Being a Minister

 

This is me in clerical garb getting ready to go and do a wedding yesterday. It’s been a very busy few days getting to know the families and making all sorts of arrangements.

When people think about a Minister’s job, they imagine that Sunday services are the main part of it, they forget about all the other things that are added in during the week.

A Minister in a parish is kept busy with all sorts of things

  • Weddings, Funerals, Baptisms
  • Maintaining a prayer/spiritual life (talking with God)
  • Organising education for adults and children
  • Visiting people in hospital
  • Visiting people at home
  • Taking part in local organisation of the church
  • Meetings, meetings, meetings
  • School chaplaincy
  • Preparation for worship
  • Encouraging other people to get involved
  • Helping others to oversee finances
  • Helping to look after buildings
  • Writing articles for newspapers and magazines
  • Being involved in local radio
  • Probably doing lots of printing

It’s a very busy and active life and well worthwhile, but sometimes it can be overwhelming. The Minister is fortunate if they have a good team of helpers, but it can get difficult to interest people in taking part. Now that I am retired I can look back on these things and wonder how I ever managed. This week’s wedding reminds me of the amount of time and the intensity that is involved in making things go smoothly. A privilege and a responsibility, but a mere part of what a Minister in post has to do.

When I stopped work it was for health reasons, so I wasn’t able to do very much to help out. However, I got involved a little bit. Then followed another period of ill-health which made it clear that I needed to take things more easily. Nowadays I am very restricted, that’s why helping out has become such a big thing. I simply wanted to make a plea for people who go to church or parishioners who use the church, to understand

Every Blessing to the bride and the groom and their families; it was very special getting to know them. But now I need a bit of a rest. And I have the gift of time to put my feet up.

What do you think are the important things for Ministers and Church Leaders to get involved in?

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6 Responses to Being a Minister

  1. LC says:

    I realize that your list– which I am sure did not cover all the expectations of congregations–was not arranged in the order of priorities. So I would answer your question by putting at the top maintaining a spiritual life, prayer life.

    And second to that priority of carving out regular time with God is to carve out regular time for spouse and family, if one has been blessed with those relationships. And that holds true for more than just ministers.

  2. Ginnie says:

    I would be interested to know if your church opens it’s door to all sorts of recovery programs? I have been in Alcoholics Anonymous for 22 years and have been very impressed with the churches that have welcomed us so generously, especially since AA is not allied with any sect or denomination. The reason for this is so there is no seclusion and it makes it possible for anyone to join us. Our only requirement is a desire to stop drinking.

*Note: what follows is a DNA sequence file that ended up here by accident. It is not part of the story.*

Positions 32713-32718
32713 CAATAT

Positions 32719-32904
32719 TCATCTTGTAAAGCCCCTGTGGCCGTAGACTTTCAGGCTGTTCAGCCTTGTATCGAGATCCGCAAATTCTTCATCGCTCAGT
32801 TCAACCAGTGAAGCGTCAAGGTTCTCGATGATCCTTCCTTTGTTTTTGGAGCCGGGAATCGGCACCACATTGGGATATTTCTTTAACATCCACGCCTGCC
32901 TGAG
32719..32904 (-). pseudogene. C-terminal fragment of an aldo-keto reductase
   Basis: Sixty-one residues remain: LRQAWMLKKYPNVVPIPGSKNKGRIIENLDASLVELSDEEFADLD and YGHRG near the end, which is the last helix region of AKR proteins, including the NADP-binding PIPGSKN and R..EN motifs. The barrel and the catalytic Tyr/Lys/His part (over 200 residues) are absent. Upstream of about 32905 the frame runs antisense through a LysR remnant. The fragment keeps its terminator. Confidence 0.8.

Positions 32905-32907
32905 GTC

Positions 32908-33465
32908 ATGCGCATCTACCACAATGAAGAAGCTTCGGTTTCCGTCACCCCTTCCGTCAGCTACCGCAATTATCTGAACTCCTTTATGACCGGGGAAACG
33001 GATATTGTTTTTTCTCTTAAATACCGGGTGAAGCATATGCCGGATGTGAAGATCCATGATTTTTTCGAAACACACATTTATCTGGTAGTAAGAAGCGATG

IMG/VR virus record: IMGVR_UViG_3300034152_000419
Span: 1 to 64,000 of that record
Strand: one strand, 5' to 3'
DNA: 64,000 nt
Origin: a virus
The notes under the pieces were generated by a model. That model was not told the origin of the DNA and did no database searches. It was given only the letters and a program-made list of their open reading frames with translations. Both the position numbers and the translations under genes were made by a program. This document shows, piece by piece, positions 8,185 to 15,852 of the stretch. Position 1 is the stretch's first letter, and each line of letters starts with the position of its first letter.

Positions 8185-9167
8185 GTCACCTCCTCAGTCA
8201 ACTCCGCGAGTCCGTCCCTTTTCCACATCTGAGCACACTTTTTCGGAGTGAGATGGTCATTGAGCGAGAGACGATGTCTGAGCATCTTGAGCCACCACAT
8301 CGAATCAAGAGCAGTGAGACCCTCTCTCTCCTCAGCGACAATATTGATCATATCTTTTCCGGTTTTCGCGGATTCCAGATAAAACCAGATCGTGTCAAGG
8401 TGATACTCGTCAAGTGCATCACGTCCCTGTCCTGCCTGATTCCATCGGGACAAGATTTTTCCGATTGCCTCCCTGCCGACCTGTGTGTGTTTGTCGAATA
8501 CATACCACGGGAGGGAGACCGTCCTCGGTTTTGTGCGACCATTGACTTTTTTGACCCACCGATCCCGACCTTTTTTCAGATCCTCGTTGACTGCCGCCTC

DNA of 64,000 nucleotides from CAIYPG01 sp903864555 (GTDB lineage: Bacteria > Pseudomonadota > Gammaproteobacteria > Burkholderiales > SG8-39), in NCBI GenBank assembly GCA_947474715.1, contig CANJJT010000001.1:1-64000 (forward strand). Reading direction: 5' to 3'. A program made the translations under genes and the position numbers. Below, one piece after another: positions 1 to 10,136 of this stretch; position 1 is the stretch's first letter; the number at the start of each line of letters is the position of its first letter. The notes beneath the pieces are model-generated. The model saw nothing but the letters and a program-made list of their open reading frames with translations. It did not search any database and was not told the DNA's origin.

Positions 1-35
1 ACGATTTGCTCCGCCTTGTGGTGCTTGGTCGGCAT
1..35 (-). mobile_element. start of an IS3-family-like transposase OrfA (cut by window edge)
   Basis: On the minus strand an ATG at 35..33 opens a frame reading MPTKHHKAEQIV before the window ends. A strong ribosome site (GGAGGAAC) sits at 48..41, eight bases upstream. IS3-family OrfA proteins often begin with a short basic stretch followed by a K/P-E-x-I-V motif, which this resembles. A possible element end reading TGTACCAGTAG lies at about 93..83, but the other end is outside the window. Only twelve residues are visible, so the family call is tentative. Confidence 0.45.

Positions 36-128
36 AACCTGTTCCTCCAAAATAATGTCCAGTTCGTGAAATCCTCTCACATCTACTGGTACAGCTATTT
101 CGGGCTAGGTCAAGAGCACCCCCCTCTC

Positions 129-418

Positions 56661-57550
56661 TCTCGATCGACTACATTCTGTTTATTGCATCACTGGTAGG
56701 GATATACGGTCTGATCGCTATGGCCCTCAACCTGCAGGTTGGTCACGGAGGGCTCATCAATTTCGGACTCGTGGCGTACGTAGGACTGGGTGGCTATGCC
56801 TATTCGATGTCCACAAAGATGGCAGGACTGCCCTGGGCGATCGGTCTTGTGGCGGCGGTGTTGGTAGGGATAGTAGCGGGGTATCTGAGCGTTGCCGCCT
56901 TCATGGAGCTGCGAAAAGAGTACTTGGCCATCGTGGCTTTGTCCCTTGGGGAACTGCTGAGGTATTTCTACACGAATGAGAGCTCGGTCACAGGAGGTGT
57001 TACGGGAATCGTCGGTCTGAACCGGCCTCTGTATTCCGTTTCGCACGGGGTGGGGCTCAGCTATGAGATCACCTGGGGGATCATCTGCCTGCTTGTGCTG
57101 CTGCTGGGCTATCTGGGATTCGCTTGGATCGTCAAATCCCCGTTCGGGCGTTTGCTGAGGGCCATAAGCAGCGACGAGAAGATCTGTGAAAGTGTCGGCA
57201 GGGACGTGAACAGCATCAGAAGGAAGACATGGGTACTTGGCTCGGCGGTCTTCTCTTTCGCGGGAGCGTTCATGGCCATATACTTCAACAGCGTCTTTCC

One of our long time members died recently. She was a member of the church where the services were held and also attended the AA meetings that met there in the basement once a week. In his eulogy the minister referred to her being such a good member of the church and then alluded to the “downstairs church” that she attended faithfully also and how much that had contributed to her overall goodness. It was lovely.

  3. cloudia says:

    Blessings to YOU!

    Aloha from Waikiki;

    Comfort Spiral
    >

    >

  4. Dianne says:

    Interesting you wrote about this today. On Monday when we were in Alexandria, we drove by a church we once attended. I asked David, “Why did we stop going to church?”

    I was one of those women involved in all kinds of church activities. Too numerous to name here, except Sunday School teacher. I am sure you know the type of person. David served on the vestry and did all sorts of things that men do.

    I don’t know what happened, but somewhere along the way I stopped attending church. David too, although he did it first. He has had some kind of crises in recent years, but does not talk about it. His oldest son committed suicide, and he has never recoved from it. I hope he is beginning to pull out of it.

    Today, Michael Gerson wrote a column for the Washington Post entitled, “What Would Jesus Do?” He was writing about the current conundrum in the US over budget issues. His point seems to be that both political extremes think they are talking to Jesus….both of them. He suggested that Jesus did not get into politics. Don’t know if he was right, but Church politics are a big problem too.

    David says you look like his sister-in-law Coco Foster. He loved her very much. He thinks you would be a fun person to know. Dianne

  5. freda says:

    Thanks for sharing some of your church story. It’s desperate to try and find a way to come to terms with personal tragedy. As for church politics, I think that what matters is that we listen to each other and to the people outside of the church. That way we can perhaps find the way of justice. For me, this is following God. Same way could apply to budget issues. Sorry to hear of the troubles you are having.

  6. Joan McDowall says:

    Good to see you back in the collar..!! and looking so well.

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